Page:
One Smart Dummy - Fire, Rescue Personnel Take Part In High-Tech Emergency Training
Mills County’s area fire and rescue squads received some state-of-the-art, hands on training last week at the Glenwood fire station.
Representatives from the county’s seven fire and rescue squads participated in a daylong training in emergency care procedures on an advanced patient simulator mannequin that can display neurological and physiological symptoms.
Glenwood Volunteer Fire Department Chief Matt Gray called the training mannequin a “smart dummy,” with a host of applicable training possibilities in a controlled environment that has real world applications.
“I think a lot of the symptoms it can simulate and have us respond to and assess those conditions and the treatments options gives a real life training you can’t really get,” he said. “Sure, you can have someone lay there and say their conditions but this can be programmed for that and its reactive to symptoms and the treatment they apply."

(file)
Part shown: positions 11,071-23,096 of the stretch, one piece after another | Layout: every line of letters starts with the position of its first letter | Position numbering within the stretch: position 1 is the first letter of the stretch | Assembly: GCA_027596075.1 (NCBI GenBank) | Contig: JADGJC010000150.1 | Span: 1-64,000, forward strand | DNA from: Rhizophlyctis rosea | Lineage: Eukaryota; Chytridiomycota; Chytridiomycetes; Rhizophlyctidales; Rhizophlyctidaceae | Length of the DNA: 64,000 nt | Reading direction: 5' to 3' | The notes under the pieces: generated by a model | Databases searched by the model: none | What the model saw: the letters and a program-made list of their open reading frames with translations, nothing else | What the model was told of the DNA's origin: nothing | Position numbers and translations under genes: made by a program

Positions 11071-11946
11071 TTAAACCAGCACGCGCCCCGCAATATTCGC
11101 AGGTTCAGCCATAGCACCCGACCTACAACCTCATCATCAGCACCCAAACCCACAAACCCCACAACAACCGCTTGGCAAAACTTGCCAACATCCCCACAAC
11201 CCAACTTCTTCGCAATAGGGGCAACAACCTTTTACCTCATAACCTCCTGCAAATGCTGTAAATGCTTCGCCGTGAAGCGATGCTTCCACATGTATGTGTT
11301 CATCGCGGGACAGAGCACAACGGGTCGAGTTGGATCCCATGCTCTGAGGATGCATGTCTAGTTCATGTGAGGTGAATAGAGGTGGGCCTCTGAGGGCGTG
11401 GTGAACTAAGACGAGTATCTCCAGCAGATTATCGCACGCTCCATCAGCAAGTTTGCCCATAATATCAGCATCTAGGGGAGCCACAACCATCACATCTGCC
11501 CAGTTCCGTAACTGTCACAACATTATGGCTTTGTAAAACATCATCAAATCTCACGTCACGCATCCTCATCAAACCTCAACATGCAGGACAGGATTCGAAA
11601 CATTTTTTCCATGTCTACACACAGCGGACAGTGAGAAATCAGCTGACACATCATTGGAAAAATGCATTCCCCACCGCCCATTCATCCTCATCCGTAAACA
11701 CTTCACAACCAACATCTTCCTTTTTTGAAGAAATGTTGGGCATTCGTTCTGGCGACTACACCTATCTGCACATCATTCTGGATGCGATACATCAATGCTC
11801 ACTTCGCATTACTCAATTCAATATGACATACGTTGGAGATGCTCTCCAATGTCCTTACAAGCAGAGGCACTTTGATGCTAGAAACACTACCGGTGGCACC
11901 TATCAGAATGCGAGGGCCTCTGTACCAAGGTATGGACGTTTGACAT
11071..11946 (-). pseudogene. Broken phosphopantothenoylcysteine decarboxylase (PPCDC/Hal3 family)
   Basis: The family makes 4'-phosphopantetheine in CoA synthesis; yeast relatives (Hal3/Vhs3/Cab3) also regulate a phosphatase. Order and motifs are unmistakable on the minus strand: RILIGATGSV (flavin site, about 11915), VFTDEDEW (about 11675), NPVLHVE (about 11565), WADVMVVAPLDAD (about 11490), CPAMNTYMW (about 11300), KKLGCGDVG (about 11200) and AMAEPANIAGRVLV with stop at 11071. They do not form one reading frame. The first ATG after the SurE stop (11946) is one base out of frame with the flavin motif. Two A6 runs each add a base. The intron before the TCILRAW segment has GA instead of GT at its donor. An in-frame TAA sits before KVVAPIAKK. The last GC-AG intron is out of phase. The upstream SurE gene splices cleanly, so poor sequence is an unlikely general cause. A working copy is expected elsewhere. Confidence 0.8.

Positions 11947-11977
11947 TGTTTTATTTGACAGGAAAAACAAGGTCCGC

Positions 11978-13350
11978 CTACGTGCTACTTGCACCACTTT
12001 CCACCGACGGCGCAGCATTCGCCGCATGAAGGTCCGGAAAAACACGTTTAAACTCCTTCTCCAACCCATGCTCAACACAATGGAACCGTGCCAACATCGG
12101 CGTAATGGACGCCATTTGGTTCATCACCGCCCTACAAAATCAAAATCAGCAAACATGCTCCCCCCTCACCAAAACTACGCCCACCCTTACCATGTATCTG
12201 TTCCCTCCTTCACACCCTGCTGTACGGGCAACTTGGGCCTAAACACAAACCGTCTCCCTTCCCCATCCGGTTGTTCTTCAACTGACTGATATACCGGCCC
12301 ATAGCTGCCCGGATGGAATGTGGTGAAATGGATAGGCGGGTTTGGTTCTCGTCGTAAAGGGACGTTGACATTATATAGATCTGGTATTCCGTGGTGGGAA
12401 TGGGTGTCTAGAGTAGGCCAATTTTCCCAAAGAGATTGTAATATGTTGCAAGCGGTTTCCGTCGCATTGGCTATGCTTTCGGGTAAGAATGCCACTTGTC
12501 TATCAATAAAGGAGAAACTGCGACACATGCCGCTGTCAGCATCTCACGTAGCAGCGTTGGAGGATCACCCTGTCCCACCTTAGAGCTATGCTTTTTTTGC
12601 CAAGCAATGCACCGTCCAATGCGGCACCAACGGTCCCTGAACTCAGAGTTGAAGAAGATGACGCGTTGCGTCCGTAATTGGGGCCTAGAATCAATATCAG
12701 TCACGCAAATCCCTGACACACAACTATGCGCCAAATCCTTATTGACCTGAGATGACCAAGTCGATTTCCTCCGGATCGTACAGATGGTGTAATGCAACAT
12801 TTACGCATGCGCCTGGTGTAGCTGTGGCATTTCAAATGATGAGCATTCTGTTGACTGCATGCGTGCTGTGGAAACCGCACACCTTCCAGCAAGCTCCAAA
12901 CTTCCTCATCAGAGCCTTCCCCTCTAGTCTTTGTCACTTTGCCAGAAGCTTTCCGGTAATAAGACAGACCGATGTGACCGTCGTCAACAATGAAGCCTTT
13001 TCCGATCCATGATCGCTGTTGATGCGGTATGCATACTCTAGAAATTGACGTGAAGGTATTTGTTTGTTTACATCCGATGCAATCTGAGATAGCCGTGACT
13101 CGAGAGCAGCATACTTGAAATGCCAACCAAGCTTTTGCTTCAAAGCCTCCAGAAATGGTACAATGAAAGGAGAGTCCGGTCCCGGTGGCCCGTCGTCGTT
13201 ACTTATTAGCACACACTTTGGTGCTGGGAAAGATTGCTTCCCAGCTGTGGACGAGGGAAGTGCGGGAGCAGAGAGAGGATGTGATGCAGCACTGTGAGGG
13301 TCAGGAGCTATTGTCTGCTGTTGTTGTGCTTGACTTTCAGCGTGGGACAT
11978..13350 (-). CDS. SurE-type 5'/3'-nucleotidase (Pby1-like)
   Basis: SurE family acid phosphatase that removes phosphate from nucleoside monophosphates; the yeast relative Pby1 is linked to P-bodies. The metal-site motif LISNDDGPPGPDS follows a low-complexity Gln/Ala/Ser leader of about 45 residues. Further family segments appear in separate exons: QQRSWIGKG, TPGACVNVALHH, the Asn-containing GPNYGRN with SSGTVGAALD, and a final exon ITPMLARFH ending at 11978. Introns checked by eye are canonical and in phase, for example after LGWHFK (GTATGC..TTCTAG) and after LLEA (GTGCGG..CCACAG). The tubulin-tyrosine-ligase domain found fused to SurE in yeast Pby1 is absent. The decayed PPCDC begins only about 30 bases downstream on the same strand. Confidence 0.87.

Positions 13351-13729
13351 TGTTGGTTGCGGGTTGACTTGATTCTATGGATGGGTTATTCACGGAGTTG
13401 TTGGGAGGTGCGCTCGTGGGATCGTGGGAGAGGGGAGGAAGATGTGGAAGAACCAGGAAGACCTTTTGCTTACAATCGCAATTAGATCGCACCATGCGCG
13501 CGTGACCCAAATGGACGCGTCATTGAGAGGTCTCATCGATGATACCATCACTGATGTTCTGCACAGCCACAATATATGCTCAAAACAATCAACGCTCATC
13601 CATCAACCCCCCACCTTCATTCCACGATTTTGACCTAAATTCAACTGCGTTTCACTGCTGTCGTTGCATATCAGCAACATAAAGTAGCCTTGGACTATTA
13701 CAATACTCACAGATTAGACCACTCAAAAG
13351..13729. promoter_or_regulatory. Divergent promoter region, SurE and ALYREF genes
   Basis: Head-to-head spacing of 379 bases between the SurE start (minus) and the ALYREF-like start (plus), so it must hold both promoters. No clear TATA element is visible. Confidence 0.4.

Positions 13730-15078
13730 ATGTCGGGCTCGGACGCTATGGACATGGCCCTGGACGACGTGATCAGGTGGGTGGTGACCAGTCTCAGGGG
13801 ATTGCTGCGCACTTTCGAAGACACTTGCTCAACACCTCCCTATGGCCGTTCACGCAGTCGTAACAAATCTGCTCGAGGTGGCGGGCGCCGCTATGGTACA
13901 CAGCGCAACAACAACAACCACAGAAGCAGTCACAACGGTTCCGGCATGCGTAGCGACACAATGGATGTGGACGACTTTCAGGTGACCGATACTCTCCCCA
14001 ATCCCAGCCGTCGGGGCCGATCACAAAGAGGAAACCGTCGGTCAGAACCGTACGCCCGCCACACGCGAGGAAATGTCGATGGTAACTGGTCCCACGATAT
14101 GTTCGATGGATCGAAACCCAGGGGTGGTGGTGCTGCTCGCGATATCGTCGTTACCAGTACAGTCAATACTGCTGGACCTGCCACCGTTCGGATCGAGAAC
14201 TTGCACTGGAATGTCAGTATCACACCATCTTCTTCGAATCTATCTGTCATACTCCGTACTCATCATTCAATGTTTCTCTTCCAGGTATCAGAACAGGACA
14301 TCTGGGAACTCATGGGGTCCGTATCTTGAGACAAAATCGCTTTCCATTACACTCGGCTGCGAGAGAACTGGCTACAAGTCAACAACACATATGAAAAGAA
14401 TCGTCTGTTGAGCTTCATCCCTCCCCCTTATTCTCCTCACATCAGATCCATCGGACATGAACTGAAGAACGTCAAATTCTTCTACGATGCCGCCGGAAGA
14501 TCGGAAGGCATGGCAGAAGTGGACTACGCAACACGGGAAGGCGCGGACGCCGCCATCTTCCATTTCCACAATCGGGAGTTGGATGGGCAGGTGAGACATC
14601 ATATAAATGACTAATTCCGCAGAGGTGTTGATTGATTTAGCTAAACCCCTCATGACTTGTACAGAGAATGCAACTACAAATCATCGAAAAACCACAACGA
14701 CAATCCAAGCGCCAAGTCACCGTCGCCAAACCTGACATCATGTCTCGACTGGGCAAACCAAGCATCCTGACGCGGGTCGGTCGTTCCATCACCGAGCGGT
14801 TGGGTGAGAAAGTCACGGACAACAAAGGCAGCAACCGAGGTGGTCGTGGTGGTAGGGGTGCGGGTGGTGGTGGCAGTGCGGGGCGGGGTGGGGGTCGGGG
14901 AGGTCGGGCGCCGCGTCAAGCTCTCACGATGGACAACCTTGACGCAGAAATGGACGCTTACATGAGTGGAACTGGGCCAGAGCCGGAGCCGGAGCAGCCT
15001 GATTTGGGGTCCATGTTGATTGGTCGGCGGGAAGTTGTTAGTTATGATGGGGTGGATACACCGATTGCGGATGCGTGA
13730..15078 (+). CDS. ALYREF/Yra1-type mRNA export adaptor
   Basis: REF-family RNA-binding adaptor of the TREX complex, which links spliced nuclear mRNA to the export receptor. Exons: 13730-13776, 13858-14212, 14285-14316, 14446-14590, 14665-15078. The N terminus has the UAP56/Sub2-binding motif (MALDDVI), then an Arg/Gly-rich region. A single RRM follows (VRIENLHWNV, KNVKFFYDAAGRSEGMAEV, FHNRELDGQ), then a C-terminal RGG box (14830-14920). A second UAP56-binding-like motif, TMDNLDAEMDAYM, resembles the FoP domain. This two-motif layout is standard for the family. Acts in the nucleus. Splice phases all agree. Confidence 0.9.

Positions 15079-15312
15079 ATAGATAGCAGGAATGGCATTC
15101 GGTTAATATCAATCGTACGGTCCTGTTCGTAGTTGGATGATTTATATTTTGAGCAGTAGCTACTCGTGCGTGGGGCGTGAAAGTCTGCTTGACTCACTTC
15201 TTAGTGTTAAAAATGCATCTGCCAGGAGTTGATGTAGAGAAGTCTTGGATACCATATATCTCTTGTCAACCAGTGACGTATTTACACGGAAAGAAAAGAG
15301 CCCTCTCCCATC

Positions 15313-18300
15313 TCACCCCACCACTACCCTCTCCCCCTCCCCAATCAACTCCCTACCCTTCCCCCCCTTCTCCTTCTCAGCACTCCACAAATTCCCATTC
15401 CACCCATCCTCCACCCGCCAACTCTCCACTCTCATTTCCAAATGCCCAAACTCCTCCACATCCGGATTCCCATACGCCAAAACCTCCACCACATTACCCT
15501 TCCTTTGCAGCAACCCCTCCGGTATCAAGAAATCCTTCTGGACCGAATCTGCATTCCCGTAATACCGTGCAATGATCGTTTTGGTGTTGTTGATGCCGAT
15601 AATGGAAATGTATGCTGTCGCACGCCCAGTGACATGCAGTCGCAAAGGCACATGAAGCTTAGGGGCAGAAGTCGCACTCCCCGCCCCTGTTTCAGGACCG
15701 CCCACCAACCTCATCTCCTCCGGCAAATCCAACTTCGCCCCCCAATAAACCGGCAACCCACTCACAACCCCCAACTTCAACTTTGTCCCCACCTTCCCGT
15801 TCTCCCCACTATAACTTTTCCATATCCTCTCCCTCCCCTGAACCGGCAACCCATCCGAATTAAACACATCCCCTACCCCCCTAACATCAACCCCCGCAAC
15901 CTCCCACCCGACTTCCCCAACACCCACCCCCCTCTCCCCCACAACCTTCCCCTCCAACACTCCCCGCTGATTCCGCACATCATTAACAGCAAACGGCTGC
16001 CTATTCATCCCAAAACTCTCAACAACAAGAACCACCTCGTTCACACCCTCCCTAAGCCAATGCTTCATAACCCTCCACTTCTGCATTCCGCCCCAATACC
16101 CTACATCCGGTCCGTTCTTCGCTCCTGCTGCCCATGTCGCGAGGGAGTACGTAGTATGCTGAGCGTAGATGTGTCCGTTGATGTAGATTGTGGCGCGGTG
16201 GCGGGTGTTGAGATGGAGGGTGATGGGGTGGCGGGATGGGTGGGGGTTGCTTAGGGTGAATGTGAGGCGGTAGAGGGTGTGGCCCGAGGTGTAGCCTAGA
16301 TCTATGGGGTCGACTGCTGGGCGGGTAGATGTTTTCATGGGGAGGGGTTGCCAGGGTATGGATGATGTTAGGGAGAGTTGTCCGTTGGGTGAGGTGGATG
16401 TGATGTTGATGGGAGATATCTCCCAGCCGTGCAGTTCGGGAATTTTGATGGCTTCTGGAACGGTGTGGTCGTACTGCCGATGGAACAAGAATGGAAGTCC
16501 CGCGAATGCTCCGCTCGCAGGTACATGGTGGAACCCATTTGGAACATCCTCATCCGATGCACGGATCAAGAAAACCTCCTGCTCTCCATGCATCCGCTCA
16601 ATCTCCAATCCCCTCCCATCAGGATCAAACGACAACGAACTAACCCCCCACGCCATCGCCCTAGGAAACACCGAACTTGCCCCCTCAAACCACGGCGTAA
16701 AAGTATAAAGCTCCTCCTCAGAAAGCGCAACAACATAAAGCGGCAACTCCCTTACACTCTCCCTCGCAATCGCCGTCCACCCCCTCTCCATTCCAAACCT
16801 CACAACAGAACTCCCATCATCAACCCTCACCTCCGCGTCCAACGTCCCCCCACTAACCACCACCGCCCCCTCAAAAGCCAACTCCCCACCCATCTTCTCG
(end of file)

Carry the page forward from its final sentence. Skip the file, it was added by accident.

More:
The SimMan, as the training “dummy” is marketed, is a product of Laerdal Medical, a world-leading provider of training, education and medical simulators and software. The device can simulate anything from an overdose to a cardiac arrest to COVID-19 symptoms, complete with a sinus rhythm, a heaving chest, eyes that can dilate and lips that can turn blue for cyanosis. It is also equipped for a host of medical procedures such as an arterial line, a tracheotomy, a defibrillator and blood pressure and it’s responsive to over 145 drugs via it’s software connected by a monitor.
The mannequin was purchased at a cost of $40,000 through a grant obtained by the Mills County Emergency Services from the Jack Lewis Public Safety Fund and money matched by the Mills County Board of Supervisors.
The representatives from the seven departments spent the day last Tuesday learning the ins and outs of the device’s software and its training capabilities. Patricia Sedgewick, who flew in from Laerdal’s California offices, led the training.
John Stacey, rescue squad chief in Silver City and assistant chief at Oak Township, said the training is proving an invaluable tool.
“The help it can provide is endless,” Stacey said. “You can’t transfer the typical classroom training to the field. You can’t do it without hands on stuff like this.”
Once training is complete those who attended will then help train each of their stations on the SimMan and its accompanying software.